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Review: Holden VE Commodore (2006-13)

Holden VE.I Commodore (2006-10)

Overview

Released in August 2006, the Holden VE Series I (VE.I) Commodore was a large, rear-wheel drive sedan (the related VE Berlina, VE Calais and VE Sportwagon have been reviewed separately). Manufactured in Elizabeth, South Australia, the VE Commodore range was initially available with 3.6-litre V6 and 6.0-litre V8 petrol engines, while the range consisted of Omega, SV6, SS and SS V variants (see table below).

Engines

Of the engines:
  • For the Commodore Omega, the 3.6-litre ‘Alloytec’ LE0 V6 petrol engine had all-aluminium construction, a forged steel crankshaft, forged powdered metal connecting rods, double overhead camshafts (DOHC), sequential electronic fuel injection, four valves per cylinder, continuously variable intake camshaft phasing, electronic throttle control, twin knock control sensors and a compression ratio of 10.2:1. For the VE range, the Alloytec engines were fitted with new variable intake manifolds, Bosch E77 engine control systems with digital sensors for crank and camshaft positions, front and rear oxygen (O2) sensors, retuned harmonic balancers and free-flowing exhaust systems. In November 2008 (‘MY09.5’), the engine was modified for lower emissions and improved fuel economy;
  • For Commodore Omega models with the LE0 engine, buyers could specify a factory-fitted dual fuel (petrol/LPG) system that was developed by IMPCO and provided sequential vapour gas injection. Designated LW2, the dual fuel engine had different valves and hardened titanium valve seats;
  • For the Commodore SV6, the high-output LY7 version of this engine also had continuously variable exhaust camshaft phasing and a new dual exhaust system;
  • From September 2009 (‘MY10’), the Omega and SV6 variants were powered by 3.0-litre LF1 and 3.6-litre LLT V6 petrol engines which had direct injection (Holden’s Spark Ignition Direct Injection or SIDI) - whereby fuel was pressurised and injected directly into the combustion chamber compression – and variable exhaust camshaft phasing (previously omitted from the LE0). The 3.0-litre LF1 and 3.6-litre LLT engines had compression ratios of 11.7:1 and 11.3:1, respectively, and were both fitted with dual exhaust systems.
  • For the SS and SS V variants, the 6.0-litre L98 pushrod V8 engine had all-aluminium construction, flat-topped pistons, forged powered metal connecting rods, a billet steel camshaft, two valves per cylinder, external knock sensors and a compression ratio of 10.4:1; and,
  • From January 2009, the SS and SS V variants – with automatic transmissions – were powered by 6.0-litre L76 engines which had displacement on demand hardware (Holden’s Active Fuel Management or AFM) that could shut down four cylinders under light throttle loads in higher gears. Although similar to the L98 engine, the L76 engine had a different camshaft profile and a smaller sump.

For the VE range, new engine control systems were introduced which used digital sensors for crank and camshaft positions. Service intervals for the V8 engines were also extended to 15,000 kilometres (previously 10,000 kilometres).

Transmissions

The V6 engines were available with four-speed 4L60E automatic, five-speed 5L40E automatic, six-speed 6L50 automatic and six-speed Aisin D173/AY6 manual transmissions.

The V8 engines were initially available with six-speed Tremec T56 manual and newly introduced six-speed 6L80 automatic transmissions, the latter with an ‘Active Select’ function – shared with the 6L50 – that enabled the driver to perform sequential gearshifts by tapping the gear shifter. For the VE range, the T56 transmission had shorter ratios, reduced clutch pedal travel and was upgraded with triple-synchronised capacity for the first and second gears, and double-synchronised capacity for the third to sixth gears.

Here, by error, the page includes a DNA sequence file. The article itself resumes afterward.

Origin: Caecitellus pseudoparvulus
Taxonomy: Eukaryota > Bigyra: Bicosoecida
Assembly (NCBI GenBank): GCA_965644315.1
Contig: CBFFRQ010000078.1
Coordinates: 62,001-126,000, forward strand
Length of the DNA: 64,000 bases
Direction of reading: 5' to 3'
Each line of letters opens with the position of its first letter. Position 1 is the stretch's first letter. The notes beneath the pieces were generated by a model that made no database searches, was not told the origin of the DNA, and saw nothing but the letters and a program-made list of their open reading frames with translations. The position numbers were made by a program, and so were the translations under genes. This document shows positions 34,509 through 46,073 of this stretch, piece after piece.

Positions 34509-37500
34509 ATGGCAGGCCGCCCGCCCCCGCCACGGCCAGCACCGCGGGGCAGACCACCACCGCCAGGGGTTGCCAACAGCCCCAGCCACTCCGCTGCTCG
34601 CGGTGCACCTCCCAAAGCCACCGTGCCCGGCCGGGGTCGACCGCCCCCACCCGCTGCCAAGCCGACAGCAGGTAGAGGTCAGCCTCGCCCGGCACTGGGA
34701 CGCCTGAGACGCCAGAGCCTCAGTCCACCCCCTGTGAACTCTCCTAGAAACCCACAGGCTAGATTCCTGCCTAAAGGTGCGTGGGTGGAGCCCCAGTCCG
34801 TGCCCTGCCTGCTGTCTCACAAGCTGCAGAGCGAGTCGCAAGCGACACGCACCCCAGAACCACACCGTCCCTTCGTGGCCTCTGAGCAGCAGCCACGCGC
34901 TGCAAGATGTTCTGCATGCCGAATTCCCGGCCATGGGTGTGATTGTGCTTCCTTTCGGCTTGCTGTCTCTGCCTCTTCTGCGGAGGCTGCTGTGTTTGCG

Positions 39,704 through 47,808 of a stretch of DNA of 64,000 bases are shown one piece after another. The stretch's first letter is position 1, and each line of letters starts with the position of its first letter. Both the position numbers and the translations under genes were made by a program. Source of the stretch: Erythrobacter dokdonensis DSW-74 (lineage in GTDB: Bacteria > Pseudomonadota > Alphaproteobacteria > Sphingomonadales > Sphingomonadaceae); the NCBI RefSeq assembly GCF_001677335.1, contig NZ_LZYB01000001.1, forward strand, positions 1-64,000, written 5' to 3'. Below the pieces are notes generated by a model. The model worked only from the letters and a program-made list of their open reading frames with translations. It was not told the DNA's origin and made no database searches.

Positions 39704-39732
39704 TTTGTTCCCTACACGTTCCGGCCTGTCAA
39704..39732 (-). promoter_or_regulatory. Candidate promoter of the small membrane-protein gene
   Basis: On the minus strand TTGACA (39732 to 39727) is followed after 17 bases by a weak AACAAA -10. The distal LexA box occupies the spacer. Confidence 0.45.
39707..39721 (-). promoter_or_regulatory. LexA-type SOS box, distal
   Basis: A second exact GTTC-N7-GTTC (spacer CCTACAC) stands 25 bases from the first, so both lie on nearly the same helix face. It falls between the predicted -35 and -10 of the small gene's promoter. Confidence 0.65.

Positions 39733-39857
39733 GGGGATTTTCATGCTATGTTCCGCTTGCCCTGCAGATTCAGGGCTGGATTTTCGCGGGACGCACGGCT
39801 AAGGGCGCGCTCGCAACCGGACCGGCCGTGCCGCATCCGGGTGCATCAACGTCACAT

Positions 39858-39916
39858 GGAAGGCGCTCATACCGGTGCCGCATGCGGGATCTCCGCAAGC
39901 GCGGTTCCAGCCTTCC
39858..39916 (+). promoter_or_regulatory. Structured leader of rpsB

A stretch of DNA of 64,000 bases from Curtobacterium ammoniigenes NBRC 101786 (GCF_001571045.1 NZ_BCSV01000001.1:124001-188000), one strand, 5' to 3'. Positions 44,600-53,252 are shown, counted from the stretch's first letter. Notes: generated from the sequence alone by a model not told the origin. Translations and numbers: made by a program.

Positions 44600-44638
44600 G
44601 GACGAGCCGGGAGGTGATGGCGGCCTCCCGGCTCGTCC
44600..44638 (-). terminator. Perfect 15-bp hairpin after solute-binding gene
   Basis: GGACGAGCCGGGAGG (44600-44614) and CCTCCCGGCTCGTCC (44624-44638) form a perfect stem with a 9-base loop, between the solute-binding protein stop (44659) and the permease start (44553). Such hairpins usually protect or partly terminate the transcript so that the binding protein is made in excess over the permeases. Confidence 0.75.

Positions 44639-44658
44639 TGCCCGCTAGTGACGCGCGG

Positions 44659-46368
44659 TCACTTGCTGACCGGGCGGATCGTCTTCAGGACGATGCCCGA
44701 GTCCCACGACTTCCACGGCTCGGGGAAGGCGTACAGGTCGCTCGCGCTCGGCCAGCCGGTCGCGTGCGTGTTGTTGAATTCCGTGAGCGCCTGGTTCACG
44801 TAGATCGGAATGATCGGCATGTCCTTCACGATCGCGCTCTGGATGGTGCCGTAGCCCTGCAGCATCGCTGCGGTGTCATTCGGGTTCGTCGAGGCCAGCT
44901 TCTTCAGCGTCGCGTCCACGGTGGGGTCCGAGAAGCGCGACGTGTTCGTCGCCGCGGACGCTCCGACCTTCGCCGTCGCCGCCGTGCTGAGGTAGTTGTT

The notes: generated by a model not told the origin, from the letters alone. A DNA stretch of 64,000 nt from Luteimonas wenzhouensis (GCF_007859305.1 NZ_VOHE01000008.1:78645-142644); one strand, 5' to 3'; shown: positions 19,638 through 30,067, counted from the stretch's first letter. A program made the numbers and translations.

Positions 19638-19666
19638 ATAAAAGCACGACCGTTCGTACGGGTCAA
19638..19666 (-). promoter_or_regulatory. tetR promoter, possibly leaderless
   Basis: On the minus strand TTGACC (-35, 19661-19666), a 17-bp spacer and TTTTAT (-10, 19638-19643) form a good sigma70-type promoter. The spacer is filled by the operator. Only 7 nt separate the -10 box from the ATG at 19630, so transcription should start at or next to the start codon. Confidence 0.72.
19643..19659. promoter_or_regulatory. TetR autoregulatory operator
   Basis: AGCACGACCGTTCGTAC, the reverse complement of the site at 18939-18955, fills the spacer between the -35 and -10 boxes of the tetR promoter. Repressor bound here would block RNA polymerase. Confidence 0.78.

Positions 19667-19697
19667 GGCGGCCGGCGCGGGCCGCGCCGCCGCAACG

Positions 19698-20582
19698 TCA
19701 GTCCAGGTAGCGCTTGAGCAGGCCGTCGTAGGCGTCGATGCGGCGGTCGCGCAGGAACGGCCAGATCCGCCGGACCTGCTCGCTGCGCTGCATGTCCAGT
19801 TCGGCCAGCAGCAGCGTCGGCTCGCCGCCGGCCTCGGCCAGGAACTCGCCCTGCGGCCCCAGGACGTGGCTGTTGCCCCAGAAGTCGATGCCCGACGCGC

In September 2009, the T56 unit was replaced by the Tremec TR6060 manual transmission which had wider gearsets for improved torque capacity and durability, though gear ratios were unchanged.
Holden VE.I Commodore specifications
Variant Engine Trans Production Peak power Peak torque
Omega 3.6-litre LE0
petrol V6
4sp auto Aug 2006 to Oct 2008 180kW at 6000rpm 330Nm at 2600rpm
Nov 2008 to Aug 2009 175kW at 6500rpm 325Nm at 2400rpm
3.0-litre LF1
petrol V6 SIDI
6sp auto Sep 2009 to Aug 2010 190kW at 6700rpm 290Nm at 2900rpm
3.6-litre LW2 petrol/LPG V6 4sp auto Oct 2006 to Oct 2008 175kW at 6000rpm 325Nm at 2600rpm
Nov 2008 to Aug 2010 175kW at 6500rpm 318Nm at 2400rpm
SV6 3.6-litre LY7
petrol V6
5sp auto,
6sp man.
Aug 2006 to Sep 2009 195kW at 6500rpm 340Nm at 2600rpm
3.6-litre LLT
petrol V6 SIDI
6sp auto,
6sp man.
Sep 2009 to Aug 2010 210kW at 6400rpm 350Nm at 2900rpm
SS,
SS V
6.0-litre L98 petrol V8 6sp man. Aug 2006 to Aug 2010 270kW at 5700rpm 530Nm at 4400rpm
6sp auto Aug 2006 to Dec 2008
6.0-litre L76 petrol V8 AFM 6sp auto Jan 2009 to Aug 2010 260kW at 5700rpm 517Nm at 4400rpm

Development and dimensions

The product of a $1 billion investment program, the VE Commodore was a ‘clean sheet’ design which had a more rigid body than its VZ predecessor – due to a higher proportion of advanced-strength steels – and an almost 50:50 weight distribution as the engine was positioned low and rearward within the engine bay, a saddle-style fuel tank was introduced and the battery was positioned in the rear of the vehicle.

For greater refinement, the VE Commodore had a stiffer engine cradle with six mounting points, acoustic laminated windscreens, new engine covers and bonnet insulators, new sound absorption packages (behind the engine bay and between the transmission and transmission tunnel), insulating carpets and a new double-isolated ZF differential. Tyre pressures were also increased to 250kPa (36.25 psi) to reduce rolling resistance and improve fuel economy.

Compared to the VZ Commodore, the VE Commodore sedan was 3 mm longer (at 4894 mm), 57 mm wider (1899 mm), 26 mm taller (1476 mm) and had a 127 mm longer wheelbase (2915 mm).

From September 2009, the VE.I Commodore was fitted with additional engine bay insulation and a quieter muffler, while models with 16- and 17-inch alloy wheels were also fitted with low rolling-resistance Bridgestone Turanza tyres for improved fuel economy.

Suspension